Whether you're in or near retirement, keeping a watchful eye on your spending—and its effect on your principal—can be pivotal in determining whether your funds will last at least as long as you do.
Tapping your investment portfolio for income during retirement requires a balance between withdrawing too much—and running the risk of depleting your principal—and not withdrawing enough to maintain a comfortable, affordable standard of living that can keep pace with inflation.
In determining how much money to withdraw from your retirement funds, you need to establish:
Many newly retired individuals actually spend more money during the first several years of retirement than they did while working, because they catch up on travel, take time to visit the grandchildren, or dedicate themselves to new hobbies. This relatively high level of spending tends to taper off over time.
However, while expenses for items such as travel and entertainment may lessen during the later retirement years, health-related costs could increase faster than the general inflation rate. Your financial advisor can assist you in modeling these varying lifestyle expenses throughout your retirement and keep you on track in managing your retirement resources.
A typical rule of thumb suggests spending a "fixed real" amount equal to a designated portion of your wealth at retirement, keeping the balance invested in a mix of stocks and bonds. The appropriate withdrawal rate is determined by the amount of income you need during your retirement years less income from other sources.
The rate should be calculated with a number of factors in mind, including the assets you currently own—and the potential impact of inflation on those assets.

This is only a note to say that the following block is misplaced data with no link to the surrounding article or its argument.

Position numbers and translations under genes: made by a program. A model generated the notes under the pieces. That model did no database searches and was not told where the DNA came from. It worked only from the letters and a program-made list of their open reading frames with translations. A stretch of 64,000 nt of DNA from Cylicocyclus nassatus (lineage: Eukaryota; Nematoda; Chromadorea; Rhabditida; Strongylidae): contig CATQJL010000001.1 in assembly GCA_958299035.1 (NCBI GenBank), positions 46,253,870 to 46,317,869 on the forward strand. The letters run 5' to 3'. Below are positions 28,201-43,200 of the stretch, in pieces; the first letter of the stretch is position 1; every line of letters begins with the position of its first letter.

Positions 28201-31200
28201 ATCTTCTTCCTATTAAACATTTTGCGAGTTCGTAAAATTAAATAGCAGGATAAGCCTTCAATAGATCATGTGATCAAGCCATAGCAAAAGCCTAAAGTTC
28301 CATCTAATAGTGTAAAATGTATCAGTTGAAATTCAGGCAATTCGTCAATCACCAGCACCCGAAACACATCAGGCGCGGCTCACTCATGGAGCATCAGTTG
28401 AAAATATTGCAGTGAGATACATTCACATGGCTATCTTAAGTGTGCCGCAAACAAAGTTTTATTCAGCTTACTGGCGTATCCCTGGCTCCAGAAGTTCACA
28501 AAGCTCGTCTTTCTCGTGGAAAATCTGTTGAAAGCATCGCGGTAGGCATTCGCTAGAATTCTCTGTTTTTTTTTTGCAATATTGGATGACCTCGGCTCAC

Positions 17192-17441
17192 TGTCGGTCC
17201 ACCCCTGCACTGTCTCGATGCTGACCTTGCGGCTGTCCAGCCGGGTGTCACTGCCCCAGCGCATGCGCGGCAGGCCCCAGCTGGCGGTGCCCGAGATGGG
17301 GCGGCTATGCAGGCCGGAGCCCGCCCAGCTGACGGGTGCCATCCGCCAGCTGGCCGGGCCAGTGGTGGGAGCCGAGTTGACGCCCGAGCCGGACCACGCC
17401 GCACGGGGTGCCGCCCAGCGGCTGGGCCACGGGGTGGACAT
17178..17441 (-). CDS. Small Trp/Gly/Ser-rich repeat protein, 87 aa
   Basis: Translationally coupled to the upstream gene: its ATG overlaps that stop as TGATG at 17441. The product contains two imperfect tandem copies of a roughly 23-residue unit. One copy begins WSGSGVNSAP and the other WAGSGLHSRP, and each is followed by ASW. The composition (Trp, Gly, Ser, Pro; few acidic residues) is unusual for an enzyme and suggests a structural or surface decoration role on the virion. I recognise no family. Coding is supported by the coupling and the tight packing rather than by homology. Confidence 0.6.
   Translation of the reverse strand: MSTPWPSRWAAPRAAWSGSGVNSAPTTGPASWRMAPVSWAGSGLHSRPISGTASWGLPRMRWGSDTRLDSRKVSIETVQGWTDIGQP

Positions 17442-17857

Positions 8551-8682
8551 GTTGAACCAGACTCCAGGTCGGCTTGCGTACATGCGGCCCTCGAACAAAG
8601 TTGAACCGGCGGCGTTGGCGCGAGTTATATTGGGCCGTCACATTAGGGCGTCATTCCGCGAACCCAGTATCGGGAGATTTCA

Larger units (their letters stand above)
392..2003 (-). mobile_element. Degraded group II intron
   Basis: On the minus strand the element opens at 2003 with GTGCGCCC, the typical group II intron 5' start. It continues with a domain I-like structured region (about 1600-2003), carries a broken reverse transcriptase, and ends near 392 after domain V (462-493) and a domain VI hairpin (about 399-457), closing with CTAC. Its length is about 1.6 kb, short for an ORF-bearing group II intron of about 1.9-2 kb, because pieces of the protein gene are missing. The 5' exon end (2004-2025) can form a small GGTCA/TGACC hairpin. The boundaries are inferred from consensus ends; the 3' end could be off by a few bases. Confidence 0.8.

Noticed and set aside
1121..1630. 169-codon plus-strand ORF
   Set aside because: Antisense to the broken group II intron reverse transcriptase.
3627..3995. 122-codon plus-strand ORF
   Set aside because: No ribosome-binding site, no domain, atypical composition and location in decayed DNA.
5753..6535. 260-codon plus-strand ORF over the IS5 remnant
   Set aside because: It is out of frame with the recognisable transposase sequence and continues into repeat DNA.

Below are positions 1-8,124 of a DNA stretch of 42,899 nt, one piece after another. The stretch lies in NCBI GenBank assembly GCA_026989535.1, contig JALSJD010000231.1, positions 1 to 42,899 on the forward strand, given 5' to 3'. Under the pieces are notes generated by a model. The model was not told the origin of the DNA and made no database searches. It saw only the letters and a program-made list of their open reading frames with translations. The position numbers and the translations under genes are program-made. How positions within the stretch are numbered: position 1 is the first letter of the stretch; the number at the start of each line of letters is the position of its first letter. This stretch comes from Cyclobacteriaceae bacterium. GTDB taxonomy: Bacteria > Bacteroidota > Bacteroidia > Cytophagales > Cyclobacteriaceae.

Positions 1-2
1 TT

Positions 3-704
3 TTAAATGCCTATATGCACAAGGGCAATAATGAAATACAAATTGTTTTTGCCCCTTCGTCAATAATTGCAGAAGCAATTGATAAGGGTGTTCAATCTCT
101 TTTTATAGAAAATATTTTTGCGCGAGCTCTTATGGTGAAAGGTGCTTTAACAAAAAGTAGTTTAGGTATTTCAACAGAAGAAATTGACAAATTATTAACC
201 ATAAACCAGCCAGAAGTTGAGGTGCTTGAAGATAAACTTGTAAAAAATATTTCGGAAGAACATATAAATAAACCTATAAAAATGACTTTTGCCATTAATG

You also should consider the state of your health, the expected volatility of your investments, and, of course, the financial legacy you plan to leave your heirs.
In most cases, holders of qualified retirement plans must make a minimum withdrawal each year beginning at age 701/2. Your financial advisor can assist you with calculating your required minimum distributions from your qualified retirement accounts each year.
Your financial advisor has the tools and resources necessary to assist you in addressing many of the challenges that retirees face.
John J. Grande, CFP®, Traudy F. Grande, CFP®, and John S. Grande, CFP® are co-editors of Money Matters. John J. Grande, CFP®, and Traudy F. Grande, CFP®, are owners and principals of Grande Financial Services Inc. and registered principals of Raymond James Financial Services Inc., member FINRA/SIPC.
Their son, John S. Grande, CFP®, has been in business with them for more than a decade. He has a degree in finance from Lehigh University, Bethlehem, PA.
The Grandes lecture at the Johns Hopkins University School of Medicine, and they advise ophthalmologists across the country on a diverse range of investment and financial matters. Readers may submit their financial questions to them at 800/722-1258 or [email protected]